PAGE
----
Monday, August 20, 2007

circadian rhythms

Tomorrow's the big day, the day that the Space Shuttle returns to earth. I'm anxious to see how it all pans out; there's a giant gash on the belly of the shuttle and NASA has determined that it's not critical, and won't affect shuttle re-entry. I have to say that I'm holding my breath for those terrified astronauts.


I wonder how it will all work out.

The space shuttle seemed so amazing when I was learning about it's first flight as a kid, way back in 1981. I was impressed that it took off like a rocket and landed like a plane. I don't know why, but I thought it was very innovative. Even when the teacher in space thing ended horribly, I still didn't lose faith, thinking that it was a glitch, an unfortunate by product of technology and space advancement. I was so tuned into Star Wars and had a strong affinity for science fiction, I accepted that you need to make a few mistakes to learn from them. I thought the Challenger disaster was a short leap to personal space crafts, or seeing many Millennium Falcon's in the sky as commonplace.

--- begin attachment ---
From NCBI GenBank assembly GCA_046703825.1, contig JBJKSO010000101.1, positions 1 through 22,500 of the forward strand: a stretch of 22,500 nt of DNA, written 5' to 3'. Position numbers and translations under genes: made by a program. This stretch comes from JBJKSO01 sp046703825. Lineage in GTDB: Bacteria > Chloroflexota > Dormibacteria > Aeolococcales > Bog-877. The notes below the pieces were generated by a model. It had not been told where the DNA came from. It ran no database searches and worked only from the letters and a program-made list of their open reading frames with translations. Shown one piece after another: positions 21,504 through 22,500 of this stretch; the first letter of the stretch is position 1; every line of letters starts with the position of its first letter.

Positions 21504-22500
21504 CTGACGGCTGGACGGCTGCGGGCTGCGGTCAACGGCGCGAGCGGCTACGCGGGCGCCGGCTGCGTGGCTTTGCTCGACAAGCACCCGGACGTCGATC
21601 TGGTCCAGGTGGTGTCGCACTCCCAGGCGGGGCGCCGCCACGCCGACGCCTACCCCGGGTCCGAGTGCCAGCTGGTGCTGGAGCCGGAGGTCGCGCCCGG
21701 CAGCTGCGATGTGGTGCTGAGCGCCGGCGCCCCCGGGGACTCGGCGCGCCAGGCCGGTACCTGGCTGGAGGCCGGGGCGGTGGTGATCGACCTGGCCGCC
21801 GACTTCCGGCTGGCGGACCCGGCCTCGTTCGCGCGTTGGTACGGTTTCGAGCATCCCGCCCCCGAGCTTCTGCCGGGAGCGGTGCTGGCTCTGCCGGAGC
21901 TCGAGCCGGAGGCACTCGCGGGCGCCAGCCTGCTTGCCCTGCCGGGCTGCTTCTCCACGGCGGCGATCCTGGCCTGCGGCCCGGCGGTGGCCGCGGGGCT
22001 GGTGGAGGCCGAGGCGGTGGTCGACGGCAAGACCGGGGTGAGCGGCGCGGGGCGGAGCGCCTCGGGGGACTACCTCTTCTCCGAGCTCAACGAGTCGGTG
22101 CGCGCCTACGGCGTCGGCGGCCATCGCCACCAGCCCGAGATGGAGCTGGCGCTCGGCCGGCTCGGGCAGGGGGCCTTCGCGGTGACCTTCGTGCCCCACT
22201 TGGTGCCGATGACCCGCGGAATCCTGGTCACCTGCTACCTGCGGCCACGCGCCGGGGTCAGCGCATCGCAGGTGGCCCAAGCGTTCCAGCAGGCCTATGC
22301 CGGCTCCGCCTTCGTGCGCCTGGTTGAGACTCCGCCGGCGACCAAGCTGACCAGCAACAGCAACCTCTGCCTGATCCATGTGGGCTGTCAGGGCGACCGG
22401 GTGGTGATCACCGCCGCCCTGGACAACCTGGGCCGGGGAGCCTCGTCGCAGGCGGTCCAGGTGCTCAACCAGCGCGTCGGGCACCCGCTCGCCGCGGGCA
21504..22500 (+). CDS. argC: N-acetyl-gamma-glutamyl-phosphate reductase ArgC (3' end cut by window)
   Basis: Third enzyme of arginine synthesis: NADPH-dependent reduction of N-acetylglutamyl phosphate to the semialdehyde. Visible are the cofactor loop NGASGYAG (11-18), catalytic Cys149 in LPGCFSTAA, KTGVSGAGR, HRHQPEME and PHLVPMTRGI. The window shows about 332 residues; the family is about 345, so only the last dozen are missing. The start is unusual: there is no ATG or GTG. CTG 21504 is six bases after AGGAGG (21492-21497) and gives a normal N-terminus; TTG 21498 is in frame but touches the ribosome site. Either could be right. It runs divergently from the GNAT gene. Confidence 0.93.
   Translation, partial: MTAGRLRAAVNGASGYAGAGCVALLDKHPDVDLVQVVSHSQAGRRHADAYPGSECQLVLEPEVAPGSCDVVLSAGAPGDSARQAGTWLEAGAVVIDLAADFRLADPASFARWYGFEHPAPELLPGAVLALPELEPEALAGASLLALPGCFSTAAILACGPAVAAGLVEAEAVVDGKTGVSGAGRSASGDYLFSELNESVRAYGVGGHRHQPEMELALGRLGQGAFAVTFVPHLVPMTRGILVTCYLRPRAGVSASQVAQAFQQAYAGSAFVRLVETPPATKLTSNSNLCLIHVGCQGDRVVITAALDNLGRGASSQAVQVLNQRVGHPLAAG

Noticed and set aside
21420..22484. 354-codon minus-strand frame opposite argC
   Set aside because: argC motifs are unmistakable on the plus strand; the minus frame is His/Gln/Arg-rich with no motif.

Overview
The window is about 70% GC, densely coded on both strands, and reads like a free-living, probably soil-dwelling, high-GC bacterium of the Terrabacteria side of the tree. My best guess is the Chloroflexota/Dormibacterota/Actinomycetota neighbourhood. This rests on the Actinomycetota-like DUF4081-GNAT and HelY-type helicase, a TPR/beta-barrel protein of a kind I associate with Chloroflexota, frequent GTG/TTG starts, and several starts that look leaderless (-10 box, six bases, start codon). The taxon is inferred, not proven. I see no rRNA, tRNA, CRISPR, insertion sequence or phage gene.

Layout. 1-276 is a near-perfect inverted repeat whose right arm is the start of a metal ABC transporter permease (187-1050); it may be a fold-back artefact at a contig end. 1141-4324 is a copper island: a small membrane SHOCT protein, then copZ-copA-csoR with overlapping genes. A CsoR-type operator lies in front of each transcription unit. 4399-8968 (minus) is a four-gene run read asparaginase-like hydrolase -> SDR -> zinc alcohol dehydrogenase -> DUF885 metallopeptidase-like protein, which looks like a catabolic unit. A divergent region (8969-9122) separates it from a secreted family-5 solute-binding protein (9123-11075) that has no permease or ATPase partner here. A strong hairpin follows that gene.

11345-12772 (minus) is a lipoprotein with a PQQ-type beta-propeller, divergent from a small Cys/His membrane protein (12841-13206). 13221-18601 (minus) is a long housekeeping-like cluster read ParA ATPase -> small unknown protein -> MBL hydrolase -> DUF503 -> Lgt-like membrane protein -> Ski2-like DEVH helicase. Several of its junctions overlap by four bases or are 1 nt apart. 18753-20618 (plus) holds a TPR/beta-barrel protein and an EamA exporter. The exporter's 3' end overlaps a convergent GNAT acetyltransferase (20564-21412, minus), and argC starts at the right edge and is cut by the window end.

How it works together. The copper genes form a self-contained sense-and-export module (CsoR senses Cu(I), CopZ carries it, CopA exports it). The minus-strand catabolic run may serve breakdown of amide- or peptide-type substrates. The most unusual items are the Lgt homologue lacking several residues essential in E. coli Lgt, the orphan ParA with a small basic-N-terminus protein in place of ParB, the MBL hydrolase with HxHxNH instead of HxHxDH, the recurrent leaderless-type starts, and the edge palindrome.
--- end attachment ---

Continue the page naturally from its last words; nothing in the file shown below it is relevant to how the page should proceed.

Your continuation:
My naivety and positive outlook polarized in 2003 when the Columbia disintegrated over Texas upon re-entry. I allowed adult cynicism to wash over me and surmised that NASA, like everything else in life, is sub-standard, doing the minimum to get the job faster and save a buck. I'm sure someone, somewhere knew that controls and all the checks and balances weren't computing, but for whatever reason--human error and the law of infinite reactions with regard to unforeseen cosmic forces--the situation (and shuttles) have deteriorated to something less then a desired outcome.

Good luck, crew of the Endeavor.

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